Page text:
Tuesday, 12 May 2015

Women gets parking ticket after council moves her car onto double yellow lines

Council moves car onto double yellow lines then issues fine

The geniuses working for Manchester Council demonstrated some award-winning decision-making last week, when they moved a legally-parked car onto double yellow lines - and then slapped it with a parking ticket.

Clair Morris had parked her Mazda MX perfectly legally near her home in West Didsbury, but when the council wanted to paint brand new double yellow lines along that side of the road, they just picked her car up and moved it to the other side. The tiny flaw in their plan was to move it onto double yellow lines on the other side of the road - so she was promptly slapped with a parking ticket.

33-year-old Clair tweeted a photo of her car and the ticket, adding that it was 'Off the scale" and suggesting: "I'm going to paint some lines under your building and stick a ticket on you. SEE HOW YOU LIKE IT."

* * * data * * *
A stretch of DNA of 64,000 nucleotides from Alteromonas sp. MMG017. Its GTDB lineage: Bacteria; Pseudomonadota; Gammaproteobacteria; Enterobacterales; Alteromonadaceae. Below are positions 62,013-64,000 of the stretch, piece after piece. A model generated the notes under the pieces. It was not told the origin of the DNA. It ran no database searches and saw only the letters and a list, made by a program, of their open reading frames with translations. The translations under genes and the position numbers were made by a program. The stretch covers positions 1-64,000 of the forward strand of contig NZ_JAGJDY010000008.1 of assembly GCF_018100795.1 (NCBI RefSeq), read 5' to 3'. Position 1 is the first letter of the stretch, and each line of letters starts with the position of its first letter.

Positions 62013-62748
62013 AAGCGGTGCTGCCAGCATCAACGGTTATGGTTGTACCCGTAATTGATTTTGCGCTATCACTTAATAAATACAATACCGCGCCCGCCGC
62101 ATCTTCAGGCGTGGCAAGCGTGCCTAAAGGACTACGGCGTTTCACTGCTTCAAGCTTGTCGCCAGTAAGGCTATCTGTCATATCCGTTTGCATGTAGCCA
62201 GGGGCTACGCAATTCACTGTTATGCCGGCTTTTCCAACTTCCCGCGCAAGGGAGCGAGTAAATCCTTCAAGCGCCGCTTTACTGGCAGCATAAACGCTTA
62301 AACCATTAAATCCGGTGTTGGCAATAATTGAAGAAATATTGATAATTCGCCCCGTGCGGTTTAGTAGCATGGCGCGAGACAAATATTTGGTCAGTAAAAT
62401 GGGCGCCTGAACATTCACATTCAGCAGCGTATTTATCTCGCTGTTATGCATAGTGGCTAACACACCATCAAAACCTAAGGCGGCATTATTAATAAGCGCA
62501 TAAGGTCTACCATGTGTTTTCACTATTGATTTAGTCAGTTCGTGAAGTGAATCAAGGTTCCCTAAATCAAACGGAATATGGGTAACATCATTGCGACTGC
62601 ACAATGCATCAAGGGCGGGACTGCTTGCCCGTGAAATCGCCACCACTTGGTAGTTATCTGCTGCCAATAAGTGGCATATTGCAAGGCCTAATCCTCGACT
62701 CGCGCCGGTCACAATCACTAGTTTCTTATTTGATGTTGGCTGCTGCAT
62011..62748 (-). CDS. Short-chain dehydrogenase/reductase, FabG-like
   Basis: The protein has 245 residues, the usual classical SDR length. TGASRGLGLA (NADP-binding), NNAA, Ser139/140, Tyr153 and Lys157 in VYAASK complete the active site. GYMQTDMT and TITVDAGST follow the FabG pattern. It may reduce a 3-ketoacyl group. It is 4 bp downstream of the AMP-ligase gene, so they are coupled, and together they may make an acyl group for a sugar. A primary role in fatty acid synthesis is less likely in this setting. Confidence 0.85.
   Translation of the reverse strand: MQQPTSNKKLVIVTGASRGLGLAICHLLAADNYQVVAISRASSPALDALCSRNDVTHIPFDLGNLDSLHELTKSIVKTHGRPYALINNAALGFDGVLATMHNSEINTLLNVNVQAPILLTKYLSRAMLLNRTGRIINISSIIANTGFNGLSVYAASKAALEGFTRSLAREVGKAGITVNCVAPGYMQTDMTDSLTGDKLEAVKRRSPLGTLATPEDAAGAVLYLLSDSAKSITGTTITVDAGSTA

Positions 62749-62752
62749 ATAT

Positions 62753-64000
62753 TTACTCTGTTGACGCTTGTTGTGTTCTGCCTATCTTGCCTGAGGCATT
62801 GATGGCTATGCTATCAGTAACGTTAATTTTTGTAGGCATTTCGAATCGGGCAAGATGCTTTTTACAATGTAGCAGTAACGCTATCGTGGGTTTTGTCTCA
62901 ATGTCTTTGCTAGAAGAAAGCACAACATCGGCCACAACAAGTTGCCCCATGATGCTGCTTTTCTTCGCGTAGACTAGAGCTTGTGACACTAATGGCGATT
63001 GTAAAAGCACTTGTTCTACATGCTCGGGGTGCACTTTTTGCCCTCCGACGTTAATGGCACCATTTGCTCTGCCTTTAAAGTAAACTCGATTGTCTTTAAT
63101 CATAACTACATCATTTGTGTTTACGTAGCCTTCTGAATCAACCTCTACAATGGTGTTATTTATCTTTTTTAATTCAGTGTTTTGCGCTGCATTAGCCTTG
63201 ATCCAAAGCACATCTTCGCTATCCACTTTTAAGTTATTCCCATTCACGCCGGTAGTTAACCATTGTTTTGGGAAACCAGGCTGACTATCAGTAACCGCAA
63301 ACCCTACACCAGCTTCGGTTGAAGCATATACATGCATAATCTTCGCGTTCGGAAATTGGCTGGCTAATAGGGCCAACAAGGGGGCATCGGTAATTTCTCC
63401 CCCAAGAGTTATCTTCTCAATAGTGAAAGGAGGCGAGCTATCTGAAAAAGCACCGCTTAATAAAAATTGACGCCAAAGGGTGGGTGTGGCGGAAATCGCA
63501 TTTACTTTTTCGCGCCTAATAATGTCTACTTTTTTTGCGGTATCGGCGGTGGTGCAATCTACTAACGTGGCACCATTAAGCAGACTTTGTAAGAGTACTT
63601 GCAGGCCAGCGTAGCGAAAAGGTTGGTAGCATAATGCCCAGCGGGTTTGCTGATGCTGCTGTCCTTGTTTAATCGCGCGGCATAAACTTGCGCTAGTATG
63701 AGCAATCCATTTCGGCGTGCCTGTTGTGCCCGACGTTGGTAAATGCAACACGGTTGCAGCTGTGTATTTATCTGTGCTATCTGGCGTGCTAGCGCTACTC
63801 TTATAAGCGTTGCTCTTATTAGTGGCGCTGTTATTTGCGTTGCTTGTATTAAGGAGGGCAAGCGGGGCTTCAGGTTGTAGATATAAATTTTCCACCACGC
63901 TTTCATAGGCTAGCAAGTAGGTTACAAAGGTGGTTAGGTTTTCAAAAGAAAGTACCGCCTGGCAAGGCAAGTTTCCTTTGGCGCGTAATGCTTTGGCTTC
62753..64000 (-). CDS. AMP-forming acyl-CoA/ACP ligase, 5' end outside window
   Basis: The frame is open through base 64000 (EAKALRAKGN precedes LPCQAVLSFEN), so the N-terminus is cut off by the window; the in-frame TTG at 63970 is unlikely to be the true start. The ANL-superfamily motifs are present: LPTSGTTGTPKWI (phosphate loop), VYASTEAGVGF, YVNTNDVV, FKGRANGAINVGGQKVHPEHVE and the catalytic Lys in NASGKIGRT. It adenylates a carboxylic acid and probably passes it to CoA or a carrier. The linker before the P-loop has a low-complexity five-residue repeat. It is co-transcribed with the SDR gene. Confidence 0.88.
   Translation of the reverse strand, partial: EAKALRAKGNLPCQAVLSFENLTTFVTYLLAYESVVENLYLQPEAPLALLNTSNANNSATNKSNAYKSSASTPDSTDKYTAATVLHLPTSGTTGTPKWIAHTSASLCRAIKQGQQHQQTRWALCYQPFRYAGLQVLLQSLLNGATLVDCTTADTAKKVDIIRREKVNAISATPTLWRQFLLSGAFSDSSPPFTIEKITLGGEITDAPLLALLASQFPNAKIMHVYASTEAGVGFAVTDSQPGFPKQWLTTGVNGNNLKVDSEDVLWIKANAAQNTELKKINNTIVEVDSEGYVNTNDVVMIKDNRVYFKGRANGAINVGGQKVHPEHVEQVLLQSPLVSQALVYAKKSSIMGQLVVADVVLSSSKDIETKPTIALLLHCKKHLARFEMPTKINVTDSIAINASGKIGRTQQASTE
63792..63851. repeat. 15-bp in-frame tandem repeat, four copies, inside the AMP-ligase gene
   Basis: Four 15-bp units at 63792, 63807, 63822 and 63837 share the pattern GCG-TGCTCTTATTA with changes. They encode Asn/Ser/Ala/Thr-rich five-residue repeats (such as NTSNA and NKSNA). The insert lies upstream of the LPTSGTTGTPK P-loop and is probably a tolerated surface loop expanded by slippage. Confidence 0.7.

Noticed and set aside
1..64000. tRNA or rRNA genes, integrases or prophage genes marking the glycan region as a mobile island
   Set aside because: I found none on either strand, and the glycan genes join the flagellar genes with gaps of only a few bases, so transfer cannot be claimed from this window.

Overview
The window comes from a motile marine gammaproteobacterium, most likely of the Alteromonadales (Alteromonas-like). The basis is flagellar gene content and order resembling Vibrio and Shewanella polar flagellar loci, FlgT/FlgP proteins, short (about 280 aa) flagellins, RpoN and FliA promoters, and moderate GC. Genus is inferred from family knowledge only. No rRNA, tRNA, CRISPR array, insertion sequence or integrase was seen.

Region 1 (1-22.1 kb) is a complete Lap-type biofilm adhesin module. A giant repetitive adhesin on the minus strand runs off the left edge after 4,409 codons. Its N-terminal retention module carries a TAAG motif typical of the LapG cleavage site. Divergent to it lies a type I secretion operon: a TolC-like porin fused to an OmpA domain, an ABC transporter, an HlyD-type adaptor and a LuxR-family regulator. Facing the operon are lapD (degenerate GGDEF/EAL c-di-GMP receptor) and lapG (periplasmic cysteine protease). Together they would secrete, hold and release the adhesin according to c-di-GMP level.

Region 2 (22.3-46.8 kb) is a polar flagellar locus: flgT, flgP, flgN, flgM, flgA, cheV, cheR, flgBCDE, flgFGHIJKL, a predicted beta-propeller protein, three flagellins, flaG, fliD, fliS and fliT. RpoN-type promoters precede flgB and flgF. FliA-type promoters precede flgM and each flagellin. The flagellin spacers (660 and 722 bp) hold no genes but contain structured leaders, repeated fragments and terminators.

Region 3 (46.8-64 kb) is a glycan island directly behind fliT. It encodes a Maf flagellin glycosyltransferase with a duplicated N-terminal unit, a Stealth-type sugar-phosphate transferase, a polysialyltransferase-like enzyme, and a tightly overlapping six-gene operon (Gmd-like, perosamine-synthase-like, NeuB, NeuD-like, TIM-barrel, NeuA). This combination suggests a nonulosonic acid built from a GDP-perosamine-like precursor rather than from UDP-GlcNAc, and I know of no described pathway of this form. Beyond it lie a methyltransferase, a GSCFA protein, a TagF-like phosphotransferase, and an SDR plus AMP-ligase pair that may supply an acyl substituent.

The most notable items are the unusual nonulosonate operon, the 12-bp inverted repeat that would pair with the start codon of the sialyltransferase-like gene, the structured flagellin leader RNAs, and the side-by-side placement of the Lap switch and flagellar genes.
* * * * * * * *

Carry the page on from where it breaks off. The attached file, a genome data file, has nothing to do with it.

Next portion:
BBC News reported that when they were made aware of their mistake a council spokesman said: "The car should not have been moved to a location with double yellow lines, and this ticket should not have been issued and will be cancelled. Our contractors apologise for this error and we are now insisting that they follow our strict codes of conduct."

Monday, 11 May 2015

Why do our Motorways get closed?

185,000 broken down vehicles and 122 children – just two reasons why motorways were closed in 2014
The Institute of Advanced Motorists (IAM) has discovered that more than 40% of all motorway and major A road lane closures in England in 2014 were caused by vehicle breakdowns – and 122 unsupervised children caused them to be shut too.

The information came from a Freedom of Information (FOI) request from the IAM, the biggest independent road safety charity in the UK, which asked for the number of incidences of lane closures on roads managed by Highways England's in 2014.